Lean: are we missing the point?

on Wednesday, 15 April 2015.

Lean: are we missing the point?
Lean, to me it has become a passion and a way of life. It was not always like that, for a few years I was one of the many who pushed against change. I look back and always remind myself why, it was very simple? I did not understand it. I placed the reason for my mistrust in the new process at the feet of the training element of this implementation.

I was first introduced to lean in or around 2000, the vision was simple. We had a new idea which was going to change everything, this only fuelled my scepticism. When the day arrived we did not start with an off site day to learn all about our new saviour, we started by implementing 5s. This was the beginning of the end for lean and its implementation.

As you can probably work out, the implementation failed. We spent a few months trying to understand it and worked with it, however the old way in our opinion was easier. A few years later I realised the managers and directors had attended a series of courses to understand lean and it rewards, but the implementation team had failed to understand lean had to be driven from the workforce, success was in the buy in not the telling.

A few years later I was lucky enough to be included in a second lean exercise, this time we were working with the world famous McKinsey & Company. It was different, we had experience to drive the correct behaviour. We were included and guided to success, and what a success. We were cutting non value added waste, we were seeing a massive increase in skills and buy in and we were saving time and money. I had brought in hook, line and sinker.

So the point! as I said above Lean is my passion, however I believe the process cannot be a success if it is only trained to the top guys. Lean needs to be coached to the entire workforce and success needs to driven by the employees, its a bosses job to remove barriers and supply the necessary. We are entering a new phase for lean and its journey, large business have been using the process for many years. Now the small to medium businesses are trying it out for the first time, however I have a concern for lean and its future in this sector.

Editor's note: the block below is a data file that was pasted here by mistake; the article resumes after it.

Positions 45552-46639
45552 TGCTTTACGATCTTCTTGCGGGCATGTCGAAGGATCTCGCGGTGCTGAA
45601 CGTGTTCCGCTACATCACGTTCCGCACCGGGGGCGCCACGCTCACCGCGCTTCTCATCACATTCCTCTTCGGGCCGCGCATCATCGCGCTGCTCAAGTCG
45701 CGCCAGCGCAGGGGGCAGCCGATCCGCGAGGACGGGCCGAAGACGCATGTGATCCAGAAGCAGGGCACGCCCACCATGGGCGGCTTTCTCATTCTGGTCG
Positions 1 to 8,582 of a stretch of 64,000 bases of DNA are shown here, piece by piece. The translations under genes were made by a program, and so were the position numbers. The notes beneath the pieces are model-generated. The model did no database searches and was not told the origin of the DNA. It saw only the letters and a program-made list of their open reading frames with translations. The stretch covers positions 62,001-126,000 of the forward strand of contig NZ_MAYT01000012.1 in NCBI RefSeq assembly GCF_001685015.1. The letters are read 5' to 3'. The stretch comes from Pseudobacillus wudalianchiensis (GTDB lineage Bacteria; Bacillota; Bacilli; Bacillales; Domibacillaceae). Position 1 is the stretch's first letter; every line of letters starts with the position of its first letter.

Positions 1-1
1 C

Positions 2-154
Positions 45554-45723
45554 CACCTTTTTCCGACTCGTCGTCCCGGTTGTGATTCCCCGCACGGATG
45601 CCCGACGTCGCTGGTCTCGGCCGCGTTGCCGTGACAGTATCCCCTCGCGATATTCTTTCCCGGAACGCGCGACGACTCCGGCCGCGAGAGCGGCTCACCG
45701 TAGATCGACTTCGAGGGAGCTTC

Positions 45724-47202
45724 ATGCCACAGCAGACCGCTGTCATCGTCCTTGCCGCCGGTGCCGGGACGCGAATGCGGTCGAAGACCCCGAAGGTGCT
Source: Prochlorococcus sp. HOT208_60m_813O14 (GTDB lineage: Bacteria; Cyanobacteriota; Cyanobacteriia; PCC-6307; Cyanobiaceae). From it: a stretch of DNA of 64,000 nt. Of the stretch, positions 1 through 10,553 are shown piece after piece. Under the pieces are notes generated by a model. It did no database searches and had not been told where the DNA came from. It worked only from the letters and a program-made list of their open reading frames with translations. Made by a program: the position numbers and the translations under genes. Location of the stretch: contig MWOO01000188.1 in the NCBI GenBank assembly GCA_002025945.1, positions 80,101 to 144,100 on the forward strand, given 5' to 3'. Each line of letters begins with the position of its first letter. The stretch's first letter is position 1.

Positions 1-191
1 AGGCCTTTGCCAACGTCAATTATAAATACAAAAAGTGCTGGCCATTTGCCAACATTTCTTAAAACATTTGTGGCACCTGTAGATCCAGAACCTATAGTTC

Is it wrong to undertake a Six Sigma training course to become a lean advisor? has it changed your mindset enough to believe in its power to change others? I feel the sigma program has a place and that it is a valuable tool, but is it enough to be able to guide a company through a life changing implementation to success and then feel comfortable to walk away knowing they have the tools and knowledge to sustain the change?

We know 75% of implementations fail, we know it can only succeed if coached with belief and passion and we have the experience to know a failed implementation can discredit the house of lean and brand the process as a failure. The question remains, will this new but possible mishandled interest in lean turn into a failure or will lean fail in this sector due to the lack of experience and knowledge at the training stage.

the question has to be asked, is lean becoming more of a CV builder and money spinner, can it survive in the new sector? I would like to think it will, however we must always remember the key to lean success is gripped firmly by the employees not by the directors only...

Dave Skelton

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